Arguments Against The Pantheon
The building’s very name can speak for itself. “Pan,” which means all; and “theo,” which means god, when put together, translate, quite literally, to “All gods.” This fact stands to represent the fair amount of religious tolerance exercised by the Romans.
One could argue that the Romans fiercely persecuted Christians in the third century. This, however, is a very small instance in …show more content…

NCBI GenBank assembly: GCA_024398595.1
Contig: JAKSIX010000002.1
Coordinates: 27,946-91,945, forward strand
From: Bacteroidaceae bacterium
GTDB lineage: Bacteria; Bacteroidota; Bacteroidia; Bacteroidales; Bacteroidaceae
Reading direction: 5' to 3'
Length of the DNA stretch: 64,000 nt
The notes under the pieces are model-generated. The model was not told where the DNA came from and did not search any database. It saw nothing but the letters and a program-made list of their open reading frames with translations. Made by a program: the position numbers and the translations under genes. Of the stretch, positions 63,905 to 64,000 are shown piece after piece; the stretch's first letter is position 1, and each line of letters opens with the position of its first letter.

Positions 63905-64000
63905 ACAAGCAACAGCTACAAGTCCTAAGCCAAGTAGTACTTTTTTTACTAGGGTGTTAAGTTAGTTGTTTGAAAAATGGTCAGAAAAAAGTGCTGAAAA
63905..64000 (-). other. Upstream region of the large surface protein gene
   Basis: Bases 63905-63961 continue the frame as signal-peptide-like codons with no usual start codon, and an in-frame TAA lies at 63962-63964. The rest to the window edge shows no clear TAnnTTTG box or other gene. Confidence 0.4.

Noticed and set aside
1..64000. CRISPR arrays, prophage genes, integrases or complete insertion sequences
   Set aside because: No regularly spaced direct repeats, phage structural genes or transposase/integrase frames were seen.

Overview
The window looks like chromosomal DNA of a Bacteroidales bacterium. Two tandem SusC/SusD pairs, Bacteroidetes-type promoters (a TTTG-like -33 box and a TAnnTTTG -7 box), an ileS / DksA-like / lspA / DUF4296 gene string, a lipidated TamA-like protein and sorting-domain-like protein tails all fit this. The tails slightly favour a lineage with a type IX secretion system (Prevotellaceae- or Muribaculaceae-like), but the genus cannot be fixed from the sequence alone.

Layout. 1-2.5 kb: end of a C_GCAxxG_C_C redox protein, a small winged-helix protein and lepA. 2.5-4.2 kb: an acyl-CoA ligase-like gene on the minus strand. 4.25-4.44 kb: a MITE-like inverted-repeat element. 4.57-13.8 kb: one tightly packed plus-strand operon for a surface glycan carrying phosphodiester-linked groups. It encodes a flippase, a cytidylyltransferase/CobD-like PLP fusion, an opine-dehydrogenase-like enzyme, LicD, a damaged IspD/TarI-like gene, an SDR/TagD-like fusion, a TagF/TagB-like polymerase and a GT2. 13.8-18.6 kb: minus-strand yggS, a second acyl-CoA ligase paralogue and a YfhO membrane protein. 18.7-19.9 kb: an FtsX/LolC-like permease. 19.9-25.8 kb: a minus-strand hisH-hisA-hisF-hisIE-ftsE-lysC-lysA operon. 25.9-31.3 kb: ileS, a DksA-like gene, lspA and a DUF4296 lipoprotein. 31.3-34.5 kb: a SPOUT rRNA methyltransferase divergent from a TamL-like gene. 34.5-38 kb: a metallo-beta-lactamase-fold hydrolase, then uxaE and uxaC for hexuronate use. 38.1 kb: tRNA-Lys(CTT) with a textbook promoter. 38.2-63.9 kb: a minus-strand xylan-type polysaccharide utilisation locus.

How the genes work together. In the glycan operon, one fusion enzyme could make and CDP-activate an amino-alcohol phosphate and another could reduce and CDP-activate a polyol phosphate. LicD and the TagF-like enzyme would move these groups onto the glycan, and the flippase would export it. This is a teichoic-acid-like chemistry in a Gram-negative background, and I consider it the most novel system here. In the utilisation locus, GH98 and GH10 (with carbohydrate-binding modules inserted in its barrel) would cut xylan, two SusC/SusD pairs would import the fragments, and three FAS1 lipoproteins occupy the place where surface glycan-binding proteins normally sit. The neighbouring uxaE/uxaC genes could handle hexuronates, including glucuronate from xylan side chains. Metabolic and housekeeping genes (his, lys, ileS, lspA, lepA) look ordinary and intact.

Perhaps, this could point to the desirability of old ways amongst Europeans later on. Possibly, one could argue, the Pantheon represents a case study in how “innovation” can, in many ways, mean “reservation” or “restoration.” Though the politics, religion, and social order of Europe changed; some still wanted to hold on to the old way of doing things, as opposed to building a new temple and worshipping there. However, this cannot be applied to all people of the time, for some chose to desecrate such buildings. Even if the structures were not purposefully neglected, they were, often, unintentionally spurned as a result of a simple lack of funds. During the early days of these buildings’ post-Roman history, Europe had certainly lost much of its former glory. The political unity Europe experienced during the Roman Empire quickly faded into oblivion following the sacking of Rome, in 476 CE, by